Cynthia Erivo may as well call the Kennedy Center home. Having previously performed with the National Symphony Orchestra, the intimacy between Erivo and the musicians is strong. For her upcoming two-night show with the NSO Pops, Legendary Women’s Voices, Erivo hopes that people will be surprised by some of the pieces she has picked to perform. “Nostalgia” will also be served up.
“I want this performance to feel luxurious, satisfying, and full of wonder and fun,” Erivo said in a recent interview.
Directed by Principal Pops Conductor Steven Reineke, Legendary Women’s Voices will allow Erivo to put her own imprint on songs by some of the greatest female singers of all time (Nina Simone, Etta James, Aretha Franklin, and Beyonce, to name a few.)
Not knowing Erivo is being disconnected from the tail of her rising star. With acting and singing chops, songwriter credits, and as someone who is reflective about her position in culture and society, Erivo rocked the theater world when she received the 2016 Tony for her Broadway debut as Celie in The Color Purple. The role also won her an Emmy and a Grammy, and her forthcoming role as Harriet Tubman in the film Harriet could place an Oscar within her reach.
Erivo credits her team for her phenomenal success. Her team never “mocks” any of her ideas, but instead works to bring them to fruition by finding opportunities for her. She hopes that her success permits people, but young women in particular, to know that “anything is possible,” for example standing in front of the NSO and performing. Dreams do become reality.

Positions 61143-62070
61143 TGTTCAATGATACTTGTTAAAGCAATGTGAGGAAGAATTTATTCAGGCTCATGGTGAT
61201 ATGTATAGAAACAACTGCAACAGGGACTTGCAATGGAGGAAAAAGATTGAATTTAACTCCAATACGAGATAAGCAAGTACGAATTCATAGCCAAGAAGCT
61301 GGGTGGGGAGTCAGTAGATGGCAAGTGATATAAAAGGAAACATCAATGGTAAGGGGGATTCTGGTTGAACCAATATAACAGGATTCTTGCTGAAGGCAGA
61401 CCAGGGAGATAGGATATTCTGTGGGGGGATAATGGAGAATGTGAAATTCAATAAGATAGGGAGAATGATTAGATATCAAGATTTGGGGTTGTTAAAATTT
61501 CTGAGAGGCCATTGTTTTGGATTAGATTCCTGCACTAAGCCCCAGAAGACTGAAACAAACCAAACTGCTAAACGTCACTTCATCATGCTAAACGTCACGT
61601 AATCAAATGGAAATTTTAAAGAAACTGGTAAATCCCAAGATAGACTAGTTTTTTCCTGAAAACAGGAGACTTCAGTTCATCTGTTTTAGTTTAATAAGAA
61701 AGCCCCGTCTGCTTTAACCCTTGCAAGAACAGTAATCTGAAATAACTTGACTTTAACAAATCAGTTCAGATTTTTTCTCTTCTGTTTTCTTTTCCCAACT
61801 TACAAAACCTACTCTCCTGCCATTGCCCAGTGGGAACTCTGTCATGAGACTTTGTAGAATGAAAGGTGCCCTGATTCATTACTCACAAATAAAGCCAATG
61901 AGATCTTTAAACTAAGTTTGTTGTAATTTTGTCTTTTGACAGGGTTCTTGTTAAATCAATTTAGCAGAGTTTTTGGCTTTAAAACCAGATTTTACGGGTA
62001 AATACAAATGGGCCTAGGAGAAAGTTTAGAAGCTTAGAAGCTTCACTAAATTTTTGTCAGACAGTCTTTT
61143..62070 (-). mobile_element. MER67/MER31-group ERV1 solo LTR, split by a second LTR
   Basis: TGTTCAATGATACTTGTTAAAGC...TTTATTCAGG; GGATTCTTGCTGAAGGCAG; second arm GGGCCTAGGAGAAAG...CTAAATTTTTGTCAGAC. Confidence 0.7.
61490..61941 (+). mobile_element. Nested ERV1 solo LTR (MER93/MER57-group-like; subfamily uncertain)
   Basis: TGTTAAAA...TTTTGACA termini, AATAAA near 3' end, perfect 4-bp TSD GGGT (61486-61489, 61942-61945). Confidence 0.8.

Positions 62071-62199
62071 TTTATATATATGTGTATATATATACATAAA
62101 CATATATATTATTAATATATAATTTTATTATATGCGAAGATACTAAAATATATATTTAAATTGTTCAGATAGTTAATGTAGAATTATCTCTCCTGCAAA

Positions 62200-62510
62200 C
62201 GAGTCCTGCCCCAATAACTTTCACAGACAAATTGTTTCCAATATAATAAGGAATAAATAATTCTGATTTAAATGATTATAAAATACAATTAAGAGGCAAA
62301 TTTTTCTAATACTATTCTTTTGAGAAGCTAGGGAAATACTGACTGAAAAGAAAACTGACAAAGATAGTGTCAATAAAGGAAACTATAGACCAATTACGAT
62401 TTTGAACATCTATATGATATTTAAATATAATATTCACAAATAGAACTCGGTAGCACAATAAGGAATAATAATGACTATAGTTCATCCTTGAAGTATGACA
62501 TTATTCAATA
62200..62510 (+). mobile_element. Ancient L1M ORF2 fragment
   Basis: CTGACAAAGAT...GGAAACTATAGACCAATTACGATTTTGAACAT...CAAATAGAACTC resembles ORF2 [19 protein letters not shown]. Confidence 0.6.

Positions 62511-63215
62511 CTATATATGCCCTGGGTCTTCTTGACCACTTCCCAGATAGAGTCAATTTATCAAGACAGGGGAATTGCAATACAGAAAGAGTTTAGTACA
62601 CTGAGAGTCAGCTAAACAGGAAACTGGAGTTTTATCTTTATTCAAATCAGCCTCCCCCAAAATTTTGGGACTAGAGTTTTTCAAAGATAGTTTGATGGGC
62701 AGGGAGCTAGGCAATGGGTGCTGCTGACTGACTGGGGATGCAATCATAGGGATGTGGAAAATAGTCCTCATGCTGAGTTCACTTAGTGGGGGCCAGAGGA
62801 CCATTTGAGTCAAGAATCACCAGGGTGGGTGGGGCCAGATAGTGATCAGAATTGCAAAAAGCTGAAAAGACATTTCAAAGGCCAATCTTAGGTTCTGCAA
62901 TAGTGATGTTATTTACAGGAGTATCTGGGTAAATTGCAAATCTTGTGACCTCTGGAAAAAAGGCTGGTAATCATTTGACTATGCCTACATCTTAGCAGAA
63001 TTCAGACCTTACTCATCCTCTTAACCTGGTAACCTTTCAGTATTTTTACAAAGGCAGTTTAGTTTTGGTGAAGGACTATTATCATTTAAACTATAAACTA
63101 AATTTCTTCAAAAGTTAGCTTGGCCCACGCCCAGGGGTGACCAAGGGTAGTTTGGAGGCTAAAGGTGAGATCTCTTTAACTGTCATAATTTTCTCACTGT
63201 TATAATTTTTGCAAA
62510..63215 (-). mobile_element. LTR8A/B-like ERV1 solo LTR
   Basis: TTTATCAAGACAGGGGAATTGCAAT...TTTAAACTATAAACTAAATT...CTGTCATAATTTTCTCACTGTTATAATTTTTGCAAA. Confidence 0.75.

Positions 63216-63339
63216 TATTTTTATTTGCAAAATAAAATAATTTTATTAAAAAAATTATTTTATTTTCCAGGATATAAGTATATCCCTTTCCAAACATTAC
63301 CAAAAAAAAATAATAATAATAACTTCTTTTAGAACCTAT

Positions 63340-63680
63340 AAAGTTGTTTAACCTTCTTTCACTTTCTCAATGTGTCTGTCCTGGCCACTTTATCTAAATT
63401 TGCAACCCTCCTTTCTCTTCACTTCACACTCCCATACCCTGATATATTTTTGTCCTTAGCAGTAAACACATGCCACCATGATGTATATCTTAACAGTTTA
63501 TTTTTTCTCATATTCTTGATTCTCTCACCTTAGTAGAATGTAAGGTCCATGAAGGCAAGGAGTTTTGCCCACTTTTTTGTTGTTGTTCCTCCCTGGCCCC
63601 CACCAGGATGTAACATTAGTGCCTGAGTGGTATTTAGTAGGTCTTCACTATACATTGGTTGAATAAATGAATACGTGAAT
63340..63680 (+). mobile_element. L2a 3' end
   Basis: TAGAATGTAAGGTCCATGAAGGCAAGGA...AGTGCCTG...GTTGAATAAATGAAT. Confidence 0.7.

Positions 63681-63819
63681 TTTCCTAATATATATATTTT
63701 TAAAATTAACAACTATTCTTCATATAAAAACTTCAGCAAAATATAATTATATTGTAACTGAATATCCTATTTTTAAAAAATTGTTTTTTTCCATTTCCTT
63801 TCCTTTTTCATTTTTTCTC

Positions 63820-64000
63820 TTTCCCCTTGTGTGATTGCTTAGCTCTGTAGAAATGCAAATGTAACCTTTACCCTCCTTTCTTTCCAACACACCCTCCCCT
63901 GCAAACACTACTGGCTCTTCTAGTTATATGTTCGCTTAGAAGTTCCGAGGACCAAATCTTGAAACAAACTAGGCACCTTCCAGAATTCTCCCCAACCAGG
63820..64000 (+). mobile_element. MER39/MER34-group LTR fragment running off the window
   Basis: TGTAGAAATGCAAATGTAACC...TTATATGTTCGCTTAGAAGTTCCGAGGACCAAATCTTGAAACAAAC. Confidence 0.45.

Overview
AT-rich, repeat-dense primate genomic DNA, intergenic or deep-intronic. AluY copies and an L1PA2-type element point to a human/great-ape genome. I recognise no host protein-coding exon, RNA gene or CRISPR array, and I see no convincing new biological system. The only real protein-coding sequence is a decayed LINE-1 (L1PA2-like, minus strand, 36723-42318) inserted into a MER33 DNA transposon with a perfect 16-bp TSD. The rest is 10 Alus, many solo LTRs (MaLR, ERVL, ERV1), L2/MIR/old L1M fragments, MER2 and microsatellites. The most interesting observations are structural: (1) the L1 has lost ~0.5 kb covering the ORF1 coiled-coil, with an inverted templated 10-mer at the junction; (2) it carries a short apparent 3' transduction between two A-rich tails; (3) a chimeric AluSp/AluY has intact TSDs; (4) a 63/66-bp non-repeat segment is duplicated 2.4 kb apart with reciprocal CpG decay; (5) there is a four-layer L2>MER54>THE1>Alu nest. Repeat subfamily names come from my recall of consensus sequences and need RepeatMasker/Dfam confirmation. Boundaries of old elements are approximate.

Her can-do attitude influences people so much so that “A Brief Guide to Being a Cynthia Erivo Fan” has found its way onto the Internet. What drives Erivo is knowing that she inspires other musicians. Her mother’s sacrifices and sister’s support and enthusiasm keep her going as well. She feels really good about where she is now. And, “to truly sit in contentment is what success means to me,” she says.
While from a distance Erivo’s career appears all fun and easy, hard work and perseverance undergird her success. “The whole experience was challenging,” she says of preparing for her role as the iconic Harriet Tubman in the upcoming biopic Harriet. Although Erivo prepared as much as she could for the role, she could not anticipate how it would feel “being in the elements in all kinds of weather, sometimes for 18 hours, and being sleep-deprived and wearing a corset.”
Her goal in portraying Harriet is to make the “connections” to Harriet as an enslaved African, a woman of a certain historical moment, a wife, a lover, and a heroine, and to convey the humanity of Tubman to the audience.
Erivo reminds us of a historical fact often lost when examining the life of Tubman, pointing out that Tubman’s activism spawned from “her love for her first husband John Tubman,” a free African American. Because marriages between enslaved and free African Americans were not legally recognized, Tubman endeavored to change her status. If she could not purchase her freedom, she would run away with her family to freedom.
“It started with heartbreak. She couldn’t come away with her love, so she came away with her family. [Tubman’s activism] came from such a pure loving place,” says Ervio. “I don’t think I’m ever going to forget that.”
The future looks bright for Erivo. In ten years, she hopes to own a production company, have more than one album released, land more movies, return to Broadway, and perform her own music before a symphony orchestra.
Despite her hectic schedule and numerous projects, when Erivo has down time she listens to Aretha Franklin, Tina Turner, Etta James, Phil Collins, Elton John, Nat King Cole and Ella Fitzgerald, whom she refers to as the “vocal bible.”
She looks forward to breathing new life into the work of some of these singers at the Kennedy Center next week.
Cynthia Erivo: Legendary Women’s Voices will be performing on April 5 and April 6, 2019, at the John F. Kennedy Center for the Performing Arts, 2700 F Street NW, Washington, DC. For tickets, call the box office at (202) 467-4600 or go online.